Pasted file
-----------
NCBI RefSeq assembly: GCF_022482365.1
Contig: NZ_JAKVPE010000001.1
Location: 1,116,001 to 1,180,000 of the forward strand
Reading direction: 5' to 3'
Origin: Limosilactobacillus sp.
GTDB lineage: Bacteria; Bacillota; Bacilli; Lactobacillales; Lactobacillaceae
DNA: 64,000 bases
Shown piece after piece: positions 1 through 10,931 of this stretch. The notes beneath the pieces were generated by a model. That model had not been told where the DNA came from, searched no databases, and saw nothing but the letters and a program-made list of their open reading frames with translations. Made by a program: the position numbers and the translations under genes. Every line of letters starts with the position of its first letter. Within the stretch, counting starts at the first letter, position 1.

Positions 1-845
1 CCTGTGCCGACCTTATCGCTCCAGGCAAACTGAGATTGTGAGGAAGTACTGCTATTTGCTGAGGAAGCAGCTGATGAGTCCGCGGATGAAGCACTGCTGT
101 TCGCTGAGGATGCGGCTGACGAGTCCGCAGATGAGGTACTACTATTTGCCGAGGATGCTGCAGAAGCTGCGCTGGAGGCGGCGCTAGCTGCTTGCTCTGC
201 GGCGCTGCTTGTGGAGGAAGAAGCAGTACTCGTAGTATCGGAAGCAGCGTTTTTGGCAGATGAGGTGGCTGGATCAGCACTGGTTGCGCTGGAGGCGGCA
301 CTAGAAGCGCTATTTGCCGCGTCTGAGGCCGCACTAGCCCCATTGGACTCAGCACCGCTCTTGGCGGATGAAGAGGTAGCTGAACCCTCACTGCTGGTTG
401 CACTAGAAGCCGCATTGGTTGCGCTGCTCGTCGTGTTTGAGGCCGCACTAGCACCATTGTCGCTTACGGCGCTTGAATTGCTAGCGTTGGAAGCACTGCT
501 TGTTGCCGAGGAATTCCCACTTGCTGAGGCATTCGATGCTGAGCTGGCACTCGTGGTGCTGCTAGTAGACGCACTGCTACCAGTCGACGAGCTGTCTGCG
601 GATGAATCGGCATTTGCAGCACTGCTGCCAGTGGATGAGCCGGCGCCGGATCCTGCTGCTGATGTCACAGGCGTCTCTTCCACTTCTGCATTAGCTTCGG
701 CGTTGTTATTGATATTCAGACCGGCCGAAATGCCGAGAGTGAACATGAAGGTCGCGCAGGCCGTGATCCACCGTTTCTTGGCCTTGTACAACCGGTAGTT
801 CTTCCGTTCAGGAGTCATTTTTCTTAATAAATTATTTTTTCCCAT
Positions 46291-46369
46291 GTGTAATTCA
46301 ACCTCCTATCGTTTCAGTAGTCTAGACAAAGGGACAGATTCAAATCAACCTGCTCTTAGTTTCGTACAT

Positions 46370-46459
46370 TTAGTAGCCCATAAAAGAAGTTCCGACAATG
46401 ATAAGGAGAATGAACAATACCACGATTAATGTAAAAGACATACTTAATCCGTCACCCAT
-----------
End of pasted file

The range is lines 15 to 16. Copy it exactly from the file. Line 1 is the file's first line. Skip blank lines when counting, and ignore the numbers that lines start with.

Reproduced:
501 TGTTGCCGAGGAATTCCCACTTGCTGAGGCATTCGATGCTGAGCTGGCACTCGTGGTGCTGCTAGTAGACGCACTGCTACCAGTCGACGAGCTGTCTGCG
601 GATGAATCGGCATTTGCAGCACTGCTGCCAGTGGATGAGCCGGCGCCGGATCCTGCTGCTGATGTCACAGGCGTCTCTTCCACTTCTGCATTAGCTTCGG